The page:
In August, Thane-based AjnaLens launched enterprise-grade augmented glasses (AR) glasses with a software suite. They can be used by enterprises for training and provide step-by-step guidance to employees using holographic images. Three months later in November, virtual pre-owned cars showroom CarzSo tied up with View360Degrees, a virtual reality startup, to offer a 360 degree virtual car experience to its customers.
Last year, Reliance Jio showcased their mixed reality (MR) glasses called Jio Glass, which can be used to create a 3D virtual classroom with holographic images. Reliance Jio is working with developers to create more applications for the platform that can be used in other industries too.
These examples may tempt us to assume that augmented and virtual reality (AR/VR) wearables are common place in emerging markets such as India. That's not the case. Their adoption has been limited to a few industries such as automotive, healthcare, manufacturing and defence.
The enterprise segment accounted for 72% of the AR/VR market in 2020, according to a Research and Markets report published in September 2021. Interest in the consumer segment, too, has been limited.
“Helping end users in enterprise for remote working and training are some of the use cases for AR/VR in the enterprise. It has also seen adoption in automotive, oil and gas, airline, logistics and healthcare. In the consumer segment, gaming is emerging as a big use case. But the requirement of the headset, it's cost and its limited titles are some limitations. Even if you buy a device, there are a limited set of games,” explains Anshul Gupta, Research Director at Gartner.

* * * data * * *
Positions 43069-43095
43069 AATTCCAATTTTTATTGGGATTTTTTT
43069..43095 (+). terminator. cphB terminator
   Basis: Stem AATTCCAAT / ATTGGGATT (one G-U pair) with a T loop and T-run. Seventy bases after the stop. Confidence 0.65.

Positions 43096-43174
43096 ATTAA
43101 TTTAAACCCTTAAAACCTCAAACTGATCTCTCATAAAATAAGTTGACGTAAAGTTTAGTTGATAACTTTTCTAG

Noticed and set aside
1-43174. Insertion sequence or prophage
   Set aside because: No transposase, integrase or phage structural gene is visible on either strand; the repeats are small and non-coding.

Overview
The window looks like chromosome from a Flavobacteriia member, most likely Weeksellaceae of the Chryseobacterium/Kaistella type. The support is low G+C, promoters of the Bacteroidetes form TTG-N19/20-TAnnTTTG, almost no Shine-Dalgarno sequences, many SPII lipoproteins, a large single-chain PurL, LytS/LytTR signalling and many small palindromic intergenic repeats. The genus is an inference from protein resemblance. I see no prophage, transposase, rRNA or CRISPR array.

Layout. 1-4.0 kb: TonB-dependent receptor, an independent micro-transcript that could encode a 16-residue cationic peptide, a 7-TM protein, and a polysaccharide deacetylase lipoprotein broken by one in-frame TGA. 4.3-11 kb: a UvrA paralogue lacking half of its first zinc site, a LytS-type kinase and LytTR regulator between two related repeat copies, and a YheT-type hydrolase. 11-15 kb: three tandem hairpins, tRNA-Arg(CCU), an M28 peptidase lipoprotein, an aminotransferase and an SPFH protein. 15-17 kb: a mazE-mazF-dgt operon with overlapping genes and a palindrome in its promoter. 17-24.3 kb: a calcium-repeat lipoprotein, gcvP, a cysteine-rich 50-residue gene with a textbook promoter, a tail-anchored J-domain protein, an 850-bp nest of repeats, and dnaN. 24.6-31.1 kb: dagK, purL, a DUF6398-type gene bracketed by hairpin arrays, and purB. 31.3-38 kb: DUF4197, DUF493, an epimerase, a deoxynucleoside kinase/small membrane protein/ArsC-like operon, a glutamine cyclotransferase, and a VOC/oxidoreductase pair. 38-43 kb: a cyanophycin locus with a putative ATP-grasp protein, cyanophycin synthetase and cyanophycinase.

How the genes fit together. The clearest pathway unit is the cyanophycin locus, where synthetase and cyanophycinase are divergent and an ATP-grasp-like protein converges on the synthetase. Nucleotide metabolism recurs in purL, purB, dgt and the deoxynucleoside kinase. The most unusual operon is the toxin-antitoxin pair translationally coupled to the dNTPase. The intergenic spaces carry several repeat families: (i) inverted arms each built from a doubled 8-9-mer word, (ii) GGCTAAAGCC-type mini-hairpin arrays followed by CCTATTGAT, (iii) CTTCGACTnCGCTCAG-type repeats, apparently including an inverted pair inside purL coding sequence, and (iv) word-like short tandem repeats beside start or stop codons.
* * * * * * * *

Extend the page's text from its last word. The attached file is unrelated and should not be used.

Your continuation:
But this scenario may soon change with many believing that the hype around the metaverse and the important role that AR/AR will play in it will provide a massive push to the technology. OEMs would try to cash on the hype by launching more products in the AR/VR space.
“The metaverse and its ability to enable shared experiences across devices that bridge the physical and digital worlds, will help to drive this evolution, providing the platform for companies and creators to build content that inspires their users,” said Greg Sullivan, Director, Mixed Reality, at Microsoft.
Faisal Kawoosa, founder and chief analyst at techARC, agrees that metaverse platforms are generating a lot of interest. "Facebook is just one of the players. There are many other companies that are working on metaverse projects,” he added.
According to Kawoosa, next year doesn't look great for smartphones or even smart TVs. Other categories have also been exhausted during covid-19. OEMs would want to introduce new product categories that can see some adoption. This will push up the adoption of AR/VR and lead to a hockey stick growth, he added.
“By classification VR/AR headsets are wearables. However, their sales have been negligible. They have never crossed 500,000 in India. Next year we can expect it to be somewhere between half a million and a million, which is a big growth for this segment,” said Kawoosa.
The total size of the AR/VR industry in India in 2020 was $1.83 billion and it is expected to grow at a CAGR of 38.29% by 2027, as per Research and Markets. The AR/VR market can be classified into head-mounted display, handheld device applications, smart glasses and head-up display.
Sullivan said, “the mixed reality space has been evolving over a number of years and we believe it will continue to do so as headsets increasingly become more immersive, more affordable and available in more socially acceptable form factors.”
Gupta, though, is not expecting a dramatic shift in their adoption in 2022. For AR/VR, the growth will be the same we have seen in the last 3 to 4 years, which is kind of slow.
“There are challenges in both the business models as well as technology. If you look at the technical aspect, whether it's optics, display or UI (user interface), they are still evolving. For gaming or entertainment, there is still not a lot of content that is being recorded in 360 degrees. Streaming VR content will also be costly and without 5g, latency will be a major issue,” he explained.
That said, Gupta noted there is a lot of potential with these technologies to enable virtual workplaces and other virtual environments.